Work begins at women’s building 1

Center for the Women of New York Chairwoman Ann Jawin with William and Michael St. John, left, and Gus Carrera, architect, after a tree was partially removed to make way for handicapped accessibility at the group’s new headquarters in a 1905 building at Fort Totten in Bayside.

After years of planning, waiting and fundraising, the Center for the Women of New York is finally getting a new home, even if it won’t be partially finished for more than a year.

The group’s founder and now its chairwoman Ann Jawin reports that work has finally begun on its building at Fort Totten in Bayside.

The center was founded in 1987 and now operates out of offices at Queens Borough Hall in Kew Gardens, offering abuse prevention, training and education for women.

In December 2007, after four years of heated negotiations, the Parks Department agreed to allow the CWNY to use the former bachelor officers’ residence, which is in a landmarked historic district at Fort Totten, now a city park.

The brick structure was built in 1905 and is located next to the Bayside Historical Society headquarters.

The interior contains 10 apartment-style units and the entire building is in serious need of repair. The front porch is collapsing and the interior is without electricity, running water or heat.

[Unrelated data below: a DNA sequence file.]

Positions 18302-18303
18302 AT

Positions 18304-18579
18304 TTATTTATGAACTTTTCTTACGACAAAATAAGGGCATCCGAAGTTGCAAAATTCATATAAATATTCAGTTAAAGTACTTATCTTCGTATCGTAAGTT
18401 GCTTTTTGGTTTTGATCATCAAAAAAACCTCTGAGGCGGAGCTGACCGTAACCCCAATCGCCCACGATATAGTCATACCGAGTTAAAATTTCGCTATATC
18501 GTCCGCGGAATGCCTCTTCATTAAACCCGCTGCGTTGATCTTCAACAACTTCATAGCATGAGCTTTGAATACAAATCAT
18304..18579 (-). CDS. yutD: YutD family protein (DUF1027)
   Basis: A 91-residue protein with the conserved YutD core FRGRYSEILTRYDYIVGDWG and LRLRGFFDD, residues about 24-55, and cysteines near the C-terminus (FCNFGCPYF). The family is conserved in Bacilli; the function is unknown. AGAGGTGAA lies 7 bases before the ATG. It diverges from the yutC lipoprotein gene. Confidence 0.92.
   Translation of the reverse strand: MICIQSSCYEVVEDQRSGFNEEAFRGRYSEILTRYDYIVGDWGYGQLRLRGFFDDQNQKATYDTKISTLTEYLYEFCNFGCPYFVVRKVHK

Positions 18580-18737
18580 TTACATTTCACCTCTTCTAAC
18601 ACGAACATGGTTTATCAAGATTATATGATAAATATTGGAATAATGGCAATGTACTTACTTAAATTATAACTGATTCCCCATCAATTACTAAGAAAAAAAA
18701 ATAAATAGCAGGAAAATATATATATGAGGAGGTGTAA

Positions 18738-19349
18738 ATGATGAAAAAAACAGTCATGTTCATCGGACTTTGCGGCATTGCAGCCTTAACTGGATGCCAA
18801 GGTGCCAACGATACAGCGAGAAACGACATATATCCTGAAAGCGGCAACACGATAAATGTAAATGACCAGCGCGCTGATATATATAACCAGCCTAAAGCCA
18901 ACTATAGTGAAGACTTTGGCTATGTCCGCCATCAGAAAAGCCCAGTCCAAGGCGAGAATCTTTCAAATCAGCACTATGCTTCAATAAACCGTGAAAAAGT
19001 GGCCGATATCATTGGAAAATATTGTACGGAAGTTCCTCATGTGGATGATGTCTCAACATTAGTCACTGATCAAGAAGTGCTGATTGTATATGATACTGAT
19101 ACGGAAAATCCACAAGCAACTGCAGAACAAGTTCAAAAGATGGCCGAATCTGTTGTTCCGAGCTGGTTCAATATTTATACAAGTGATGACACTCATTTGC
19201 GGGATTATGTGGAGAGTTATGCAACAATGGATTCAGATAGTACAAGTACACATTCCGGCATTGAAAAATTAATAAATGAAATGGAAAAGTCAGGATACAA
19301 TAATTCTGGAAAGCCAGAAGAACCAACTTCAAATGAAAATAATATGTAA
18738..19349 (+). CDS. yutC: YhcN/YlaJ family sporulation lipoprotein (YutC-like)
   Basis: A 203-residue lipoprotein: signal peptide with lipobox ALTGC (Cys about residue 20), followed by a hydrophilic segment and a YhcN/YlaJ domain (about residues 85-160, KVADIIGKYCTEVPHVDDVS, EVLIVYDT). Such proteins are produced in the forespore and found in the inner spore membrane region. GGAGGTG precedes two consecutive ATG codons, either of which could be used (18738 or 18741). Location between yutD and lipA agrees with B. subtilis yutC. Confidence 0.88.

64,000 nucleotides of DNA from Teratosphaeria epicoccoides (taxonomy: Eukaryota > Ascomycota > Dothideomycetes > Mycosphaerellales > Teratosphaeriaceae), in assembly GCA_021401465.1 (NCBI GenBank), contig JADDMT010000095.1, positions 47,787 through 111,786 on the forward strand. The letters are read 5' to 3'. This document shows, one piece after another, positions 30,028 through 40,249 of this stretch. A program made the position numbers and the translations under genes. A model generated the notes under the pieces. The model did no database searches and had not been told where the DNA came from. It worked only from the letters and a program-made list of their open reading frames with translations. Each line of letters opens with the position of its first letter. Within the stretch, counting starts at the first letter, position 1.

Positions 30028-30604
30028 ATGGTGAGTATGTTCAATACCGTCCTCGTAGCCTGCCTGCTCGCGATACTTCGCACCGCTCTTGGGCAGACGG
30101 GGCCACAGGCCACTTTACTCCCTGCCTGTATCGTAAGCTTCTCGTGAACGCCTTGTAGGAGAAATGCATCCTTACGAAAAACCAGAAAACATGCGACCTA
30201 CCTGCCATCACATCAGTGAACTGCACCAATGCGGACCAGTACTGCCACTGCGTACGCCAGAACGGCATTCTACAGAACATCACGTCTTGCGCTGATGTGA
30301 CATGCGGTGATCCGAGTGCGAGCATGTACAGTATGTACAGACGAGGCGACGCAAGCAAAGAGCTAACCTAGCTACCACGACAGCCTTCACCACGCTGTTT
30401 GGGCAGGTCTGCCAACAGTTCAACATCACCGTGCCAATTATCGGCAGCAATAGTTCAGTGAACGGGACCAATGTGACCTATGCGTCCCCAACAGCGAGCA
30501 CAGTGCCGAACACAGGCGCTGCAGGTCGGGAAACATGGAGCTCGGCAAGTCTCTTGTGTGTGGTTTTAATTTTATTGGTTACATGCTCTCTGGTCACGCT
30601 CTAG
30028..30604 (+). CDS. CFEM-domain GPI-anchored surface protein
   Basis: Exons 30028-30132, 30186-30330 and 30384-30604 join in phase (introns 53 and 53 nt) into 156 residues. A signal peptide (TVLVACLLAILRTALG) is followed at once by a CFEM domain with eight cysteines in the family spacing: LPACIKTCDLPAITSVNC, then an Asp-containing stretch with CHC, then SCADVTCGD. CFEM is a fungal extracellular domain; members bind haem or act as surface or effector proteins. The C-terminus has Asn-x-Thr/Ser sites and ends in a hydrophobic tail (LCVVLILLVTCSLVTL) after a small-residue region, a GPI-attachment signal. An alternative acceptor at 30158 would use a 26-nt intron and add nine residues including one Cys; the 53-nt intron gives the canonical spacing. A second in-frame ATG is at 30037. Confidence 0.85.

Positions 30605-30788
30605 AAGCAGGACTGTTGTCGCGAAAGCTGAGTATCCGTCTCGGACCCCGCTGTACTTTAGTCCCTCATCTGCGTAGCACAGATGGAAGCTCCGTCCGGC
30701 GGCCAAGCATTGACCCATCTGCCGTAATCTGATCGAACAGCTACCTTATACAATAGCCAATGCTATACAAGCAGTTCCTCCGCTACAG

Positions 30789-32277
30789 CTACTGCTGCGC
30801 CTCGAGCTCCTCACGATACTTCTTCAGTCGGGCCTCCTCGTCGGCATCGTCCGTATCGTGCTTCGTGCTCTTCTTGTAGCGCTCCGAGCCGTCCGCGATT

Six years after city approval was granted to the CWNY, members are still waiting for change. First, there was a question of proper use of the building, followed by years of bureaucratic delays.

Meanwhile, the women’s group has secured $1.8 million in public funds that will go toward gutting the inside of the building, removing the asbestos, putting in new windows and a roof, replacing the rotting wooden porch and adding electricity, running water and heat.

The initial work will allow the CWNY to move into the first floor. Additional funding is needed to finish the second floor, at an estimated cost of an additional $1.2 million.

The group’s planned headquarters will be used as a conference, resource and learning center. There will be an area devoted to women’s history, workshops, classes and other programs on health.

Last fall, the renovation project began with an initial cleaning of the building so the architects could get in to complete their work. Jawin noted that over the years animals had gotten in and the building was generally a mess. “But once it was cleaned up, it doesn’t look bad,” she said. “There are fireplaces, high ceilings and nice floors.”

Recently, a tree was removed to allow for the addition of a handicapped-accessible entrance.

Jawin said that she is meeting with the architects in March and then the project will go out for bidding. She expects that to take six months followed by another six months of work.

“I feel it will happen this time,” Jawin added. “I hope we will be in by March 2015.”

She noted that fundraising is continuing for the second phase of work to remodel the upper floor and added that her group had received a $100,000 donation for the project from the Unitarian Universalist Congregation at Shelter Rock in Manhasset, LI.

The CWNY’s purpose is to “empower and improve women’s lives and give them the opportunity to achieve economic independence and develop their full potential in the marketplace and society,” Jawin said.

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